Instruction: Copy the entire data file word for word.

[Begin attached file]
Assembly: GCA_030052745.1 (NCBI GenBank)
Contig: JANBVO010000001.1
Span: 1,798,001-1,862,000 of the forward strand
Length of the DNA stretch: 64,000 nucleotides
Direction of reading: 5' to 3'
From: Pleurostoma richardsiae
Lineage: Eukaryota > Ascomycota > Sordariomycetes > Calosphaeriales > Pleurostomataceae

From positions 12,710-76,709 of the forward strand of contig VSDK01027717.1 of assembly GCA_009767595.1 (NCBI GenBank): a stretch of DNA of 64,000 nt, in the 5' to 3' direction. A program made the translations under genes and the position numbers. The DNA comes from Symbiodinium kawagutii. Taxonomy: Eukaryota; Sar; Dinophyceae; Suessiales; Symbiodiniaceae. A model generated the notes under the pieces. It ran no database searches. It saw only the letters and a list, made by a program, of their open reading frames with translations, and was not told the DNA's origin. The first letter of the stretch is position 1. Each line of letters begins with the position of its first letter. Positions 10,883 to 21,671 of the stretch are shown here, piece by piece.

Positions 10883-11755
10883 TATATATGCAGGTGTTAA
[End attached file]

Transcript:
Assembly: GCA_030052745.1 (NCBI GenBank)
Contig: JANBVO010000001.1
Span: 1,798,001-1,862,000 of the forward strand
Length of the DNA stretch: 64,000 nucleotides
Direction of reading: 5' to 3'
From: Pleurostoma richardsiae
Lineage: Eukaryota > Ascomycota > Sordariomycetes > Calosphaeriales > Pleurostomataceae

From positions 12,710-76,709 of the forward strand of contig VSDK01027717.1 of assembly GCA_009767595.1 (NCBI GenBank): a stretch of DNA of 64,000 nt, in the 5' to 3' direction. A program made the translations under genes and the position numbers. The DNA comes from Symbiodinium kawagutii. Taxonomy: Eukaryota; Sar; Dinophyceae; Suessiales; Symbiodiniaceae. A model generated the notes under the pieces. It ran no database searches. It saw only the letters and a list, made by a program, of their open reading frames with translations, and was not told the DNA's origin. The first letter of the stretch is position 1. Each line of letters begins with the position of its first letter. Positions 10,883 to 21,671 of the stretch are shown here, piece by piece.

Positions 10883-11755
10883 TATATATGCAGGTGTTAA